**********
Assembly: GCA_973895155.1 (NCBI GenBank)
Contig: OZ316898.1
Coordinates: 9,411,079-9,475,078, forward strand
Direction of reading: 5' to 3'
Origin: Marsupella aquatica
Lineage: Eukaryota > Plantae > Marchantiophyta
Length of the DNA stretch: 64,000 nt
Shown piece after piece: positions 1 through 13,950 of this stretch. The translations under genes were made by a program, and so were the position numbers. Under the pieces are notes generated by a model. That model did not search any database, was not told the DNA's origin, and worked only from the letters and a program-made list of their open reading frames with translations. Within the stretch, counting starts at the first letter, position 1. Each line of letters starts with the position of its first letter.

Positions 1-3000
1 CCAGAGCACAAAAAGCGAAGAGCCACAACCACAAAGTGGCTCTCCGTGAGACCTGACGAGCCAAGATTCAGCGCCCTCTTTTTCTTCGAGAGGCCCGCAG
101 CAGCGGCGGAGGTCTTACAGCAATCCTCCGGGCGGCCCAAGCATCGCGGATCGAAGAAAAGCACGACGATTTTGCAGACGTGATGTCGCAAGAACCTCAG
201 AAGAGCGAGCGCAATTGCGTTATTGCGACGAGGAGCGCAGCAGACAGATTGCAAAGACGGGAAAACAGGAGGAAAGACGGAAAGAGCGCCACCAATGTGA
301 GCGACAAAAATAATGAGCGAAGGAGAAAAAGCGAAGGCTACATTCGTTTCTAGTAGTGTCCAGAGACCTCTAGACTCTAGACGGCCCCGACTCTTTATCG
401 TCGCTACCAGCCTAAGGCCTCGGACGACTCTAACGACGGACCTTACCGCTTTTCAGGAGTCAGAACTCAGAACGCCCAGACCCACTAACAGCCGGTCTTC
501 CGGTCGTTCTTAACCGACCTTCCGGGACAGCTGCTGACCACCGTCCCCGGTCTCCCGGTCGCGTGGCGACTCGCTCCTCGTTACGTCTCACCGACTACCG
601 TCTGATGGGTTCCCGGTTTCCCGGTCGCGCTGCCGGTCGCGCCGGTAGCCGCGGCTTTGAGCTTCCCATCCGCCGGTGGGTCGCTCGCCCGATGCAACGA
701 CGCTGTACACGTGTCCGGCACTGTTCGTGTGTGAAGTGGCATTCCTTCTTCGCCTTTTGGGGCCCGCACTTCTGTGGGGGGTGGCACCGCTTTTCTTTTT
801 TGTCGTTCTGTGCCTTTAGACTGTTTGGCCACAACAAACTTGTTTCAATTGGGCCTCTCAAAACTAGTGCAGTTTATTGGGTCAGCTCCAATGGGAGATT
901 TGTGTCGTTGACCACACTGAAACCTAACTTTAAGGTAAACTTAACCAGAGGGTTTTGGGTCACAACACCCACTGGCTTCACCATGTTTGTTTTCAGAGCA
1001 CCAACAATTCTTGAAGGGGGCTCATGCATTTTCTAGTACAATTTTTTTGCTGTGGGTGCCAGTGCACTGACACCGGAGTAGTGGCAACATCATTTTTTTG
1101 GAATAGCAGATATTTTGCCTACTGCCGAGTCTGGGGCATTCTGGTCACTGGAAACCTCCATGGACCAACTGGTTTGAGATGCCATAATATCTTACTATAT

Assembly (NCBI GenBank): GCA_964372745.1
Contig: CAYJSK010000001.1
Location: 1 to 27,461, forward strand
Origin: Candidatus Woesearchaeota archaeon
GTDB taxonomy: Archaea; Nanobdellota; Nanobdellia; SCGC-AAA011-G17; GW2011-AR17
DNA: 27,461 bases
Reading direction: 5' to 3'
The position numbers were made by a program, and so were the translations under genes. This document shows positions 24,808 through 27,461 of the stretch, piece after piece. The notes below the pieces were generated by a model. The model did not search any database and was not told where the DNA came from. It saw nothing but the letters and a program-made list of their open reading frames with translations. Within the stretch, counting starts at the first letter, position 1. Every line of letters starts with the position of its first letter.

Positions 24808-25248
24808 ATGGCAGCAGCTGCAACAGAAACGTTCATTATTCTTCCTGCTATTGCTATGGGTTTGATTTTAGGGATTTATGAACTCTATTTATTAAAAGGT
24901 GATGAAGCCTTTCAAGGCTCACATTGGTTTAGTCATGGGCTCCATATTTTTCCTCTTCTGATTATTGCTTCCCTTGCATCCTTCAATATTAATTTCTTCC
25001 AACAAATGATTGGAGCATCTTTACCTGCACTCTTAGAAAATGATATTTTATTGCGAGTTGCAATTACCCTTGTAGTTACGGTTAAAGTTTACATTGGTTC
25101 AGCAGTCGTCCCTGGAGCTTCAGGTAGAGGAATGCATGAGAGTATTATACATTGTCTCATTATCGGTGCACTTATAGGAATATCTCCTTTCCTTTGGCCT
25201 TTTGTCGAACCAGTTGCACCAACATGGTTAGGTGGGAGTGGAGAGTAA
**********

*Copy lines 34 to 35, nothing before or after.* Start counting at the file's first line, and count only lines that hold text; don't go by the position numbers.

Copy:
25101 AGCAGTCGTCCCTGGAGCTTCAGGTAGAGGAATGCATGAGAGTATTATACATTGTCTCATTATCGGTGCACTTATAGGAATATCTCCTTTCCTTTGGCCT
25201 TTTGTCGAACCAGTTGCACCAACATGGTTAGGTGGGAGTGGAGAGTAA